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Page last updated at 05:56 GMT, Saturday, 11 October 2008 06:56 UK
Today: Saturday 11 October 2008

PLEASE NOTE: We are unable to offer transcripts for our programme interviews. Today is broadcast live and the running order is subject to change.

Following a torrid week on the financial markets, ministers from leading industrialised nations have pledged action. Is it going to help? Business reporter Joe Lynam explains how the group plans to work together to stabilise the world's panic-stricken money markets.

The Republican vice-presidential candidate Sarah Palin has been found guilty of an abuse of power by an official inquiry in Alaska. Steve Chittenden reports on how the woman in the running for the vice presidency was accused of sacking a senior state official, Walter Monegan, in connection with a family feud.

Today's papers

Yesterday in Parliament

The educational charity the Sutton Trust has commissioned some research on social selection in schools admissions - it has been done by the Evaluation and Monitoring Centre at Durham University and Dr Lee Elliot Major, director of research at the Sutton Trust, explains the research.

Sports news with Rob Nothman.

As the financial crisis continues, those without an in-depth knowledge of financial matters have been forced to become instant experts, and master some complex financial jargon. Credit default swaps are the next problem on the horizon, according to Gillian Tett, the Financial Times columnist. Marcus Schüler of Markit, a credit default benchmarking company, explains their importance.

Today's papers.

In the old days of industrial strife the phrase "beer and sandwiches" became synonymous with those long late night union negotiations. Now there is a food phrase to describe the current negotiations with bankers over the financial crisis: it is called the balti bailout. Michael White, the assistant editor of the Guardian, looks back over the history of political food.

Thought for the day with the Reverend Roy Jenkins, Baptist minister in Cardiff.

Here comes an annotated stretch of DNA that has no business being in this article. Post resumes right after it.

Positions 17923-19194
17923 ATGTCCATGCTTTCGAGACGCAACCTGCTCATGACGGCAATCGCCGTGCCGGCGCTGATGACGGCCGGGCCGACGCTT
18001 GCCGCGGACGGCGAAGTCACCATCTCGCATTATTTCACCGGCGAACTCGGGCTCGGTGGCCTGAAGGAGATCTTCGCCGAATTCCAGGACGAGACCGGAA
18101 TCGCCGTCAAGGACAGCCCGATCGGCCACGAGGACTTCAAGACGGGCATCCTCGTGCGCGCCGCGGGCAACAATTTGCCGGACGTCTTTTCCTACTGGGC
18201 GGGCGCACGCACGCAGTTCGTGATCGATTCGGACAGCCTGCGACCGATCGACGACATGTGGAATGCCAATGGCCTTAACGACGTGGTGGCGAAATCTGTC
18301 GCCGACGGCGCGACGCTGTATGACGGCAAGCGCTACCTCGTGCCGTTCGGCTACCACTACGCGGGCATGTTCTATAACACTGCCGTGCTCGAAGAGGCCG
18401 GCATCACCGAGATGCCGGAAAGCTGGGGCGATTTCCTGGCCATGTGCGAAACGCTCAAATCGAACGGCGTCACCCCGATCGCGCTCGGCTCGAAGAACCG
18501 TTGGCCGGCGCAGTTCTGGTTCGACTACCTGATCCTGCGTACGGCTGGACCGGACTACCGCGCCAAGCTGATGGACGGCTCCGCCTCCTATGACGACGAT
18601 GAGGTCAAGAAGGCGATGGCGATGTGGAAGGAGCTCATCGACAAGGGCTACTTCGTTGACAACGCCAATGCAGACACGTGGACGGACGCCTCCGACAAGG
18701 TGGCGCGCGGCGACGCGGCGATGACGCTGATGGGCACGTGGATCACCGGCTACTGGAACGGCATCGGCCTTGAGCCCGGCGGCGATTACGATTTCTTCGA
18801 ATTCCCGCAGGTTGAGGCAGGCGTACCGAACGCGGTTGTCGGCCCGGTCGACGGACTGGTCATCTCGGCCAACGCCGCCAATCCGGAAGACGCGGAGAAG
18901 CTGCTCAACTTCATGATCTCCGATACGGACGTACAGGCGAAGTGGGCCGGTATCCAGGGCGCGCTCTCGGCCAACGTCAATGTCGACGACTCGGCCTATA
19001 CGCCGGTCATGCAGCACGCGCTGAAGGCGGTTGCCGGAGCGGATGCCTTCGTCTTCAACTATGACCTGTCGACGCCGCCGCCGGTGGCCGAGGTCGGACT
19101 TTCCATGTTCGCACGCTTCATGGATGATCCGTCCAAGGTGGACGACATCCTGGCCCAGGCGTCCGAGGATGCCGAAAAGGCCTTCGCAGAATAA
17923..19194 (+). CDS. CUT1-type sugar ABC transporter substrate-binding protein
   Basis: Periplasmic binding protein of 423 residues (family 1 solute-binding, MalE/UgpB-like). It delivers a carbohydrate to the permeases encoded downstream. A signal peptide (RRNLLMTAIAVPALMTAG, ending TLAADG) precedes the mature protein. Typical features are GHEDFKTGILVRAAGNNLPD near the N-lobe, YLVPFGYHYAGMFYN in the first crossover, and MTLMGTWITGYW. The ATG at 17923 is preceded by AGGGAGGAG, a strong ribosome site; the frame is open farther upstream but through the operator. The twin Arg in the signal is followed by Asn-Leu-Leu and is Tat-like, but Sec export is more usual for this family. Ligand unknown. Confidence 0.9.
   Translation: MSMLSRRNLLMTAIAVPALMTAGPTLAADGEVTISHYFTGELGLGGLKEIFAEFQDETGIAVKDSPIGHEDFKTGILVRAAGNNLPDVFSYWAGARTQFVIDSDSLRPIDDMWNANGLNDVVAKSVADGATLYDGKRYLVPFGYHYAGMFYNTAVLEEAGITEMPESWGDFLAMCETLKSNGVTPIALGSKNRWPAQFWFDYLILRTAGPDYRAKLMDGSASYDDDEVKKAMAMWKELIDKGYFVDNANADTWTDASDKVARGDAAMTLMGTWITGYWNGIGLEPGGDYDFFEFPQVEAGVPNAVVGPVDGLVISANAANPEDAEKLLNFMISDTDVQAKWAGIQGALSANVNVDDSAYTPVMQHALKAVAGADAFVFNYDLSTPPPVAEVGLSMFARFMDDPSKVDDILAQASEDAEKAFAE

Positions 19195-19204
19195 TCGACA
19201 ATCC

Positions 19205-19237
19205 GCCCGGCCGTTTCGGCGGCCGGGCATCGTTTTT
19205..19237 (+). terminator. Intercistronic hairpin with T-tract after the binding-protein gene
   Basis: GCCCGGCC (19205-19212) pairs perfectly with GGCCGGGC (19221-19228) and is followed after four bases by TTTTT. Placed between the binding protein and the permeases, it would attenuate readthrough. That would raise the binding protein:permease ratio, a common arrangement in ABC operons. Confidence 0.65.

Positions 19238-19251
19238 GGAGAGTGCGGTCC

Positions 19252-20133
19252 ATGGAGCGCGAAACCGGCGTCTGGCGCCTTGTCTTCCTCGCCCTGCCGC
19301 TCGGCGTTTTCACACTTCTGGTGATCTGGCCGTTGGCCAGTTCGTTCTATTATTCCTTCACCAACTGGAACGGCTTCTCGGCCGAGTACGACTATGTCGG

The winner of the Man Booker Prize will be announced in a few days - and we've been talking to the six shortlisted authors. The latest on the list if one of India's best known writers, Amitav Ghosh. His latest book, Sea of Poppies, is a historical novel set in the mid-19th Century, just before the first opium war between Britain and China. Arts correspondent Rebecca Jones talks to Amitav Ghosh about the book, which is set on board a tall-masted sailing ship, the Ibis.

Nato has agreed its troops will be allowed to attack opium factories for the first time in Afghanistan, in an attempt to stop drugs financing the Taleban. David Loyn reports on the move.

US Treasury Secretary Henry Paulson says the G7 nations had a clear vision of what needed doing to solve the financial crisis, and have been working together to stabilise the world's panic-stricken money markets. He said: "This action plan provides a coherent framework that will direct our individual and collective policy steps to provide liquidity to the markets, strengthen financial institutions, protect savers, and enforce investor protections." And he added that it was never more important to find solutions to produce stability. Business editor Robert Peston evaluates the proposals along with Steven Bell, chief economist at GLC Hedge Fund.

A report prepared for the state legislature in Alaska says the governor of Alaska and vice-presidential candidate Sarah Palin is guilty of abuse of power. Mrs Palin was accused of sacking a senior Alaskan state official Walter Monegan, in connection with a family feud. Ivan Moore, an independent pollster based in Anchorage, explains the story.

Can machines think? That was the question posed by the great mathematician Alan Turing. Half a century later, the theory is being tested at Reading University and science reporter Tom Feilden is there to see.

Sports news with Rob Nothman.

The financial crisis has moved with enormous speed over the past week - with perhaps the most frightening aspect being that governments have seemed powerless in the face of events. So what has happened over the past few days as the financial hurricane gathered strength?

The far-right Austrian politician, Joerg Haider, has been killed in a road accident in Southern Austria. Mr Haider turned his Freedom Party into a potent political force in Austria in the 1980s and 1990s, bringing much international criticism. Correspondent Bethany Bell explains his legacy.

Today's papers

What would a map of the world look like if it were drawn not according to its size and geography but according to its population, wealth or even health? A new atlas aims to do that. Author Danny Dorling, professor of human geography at the University of Sheffield, and Dr Michael Wood, a retired senior lecturer in Geo-spatial science, at Aberdeen University explain maps and map making.

It has been a disastrous week on the financial markets - but what will the long-term effects be, not just on the financial system but on the way we live our lives? Oliver James, a psychologist who has written a book called Affluenza, and Dominic Sandbrook, an historian, discuss whether we will be tightening our belts.



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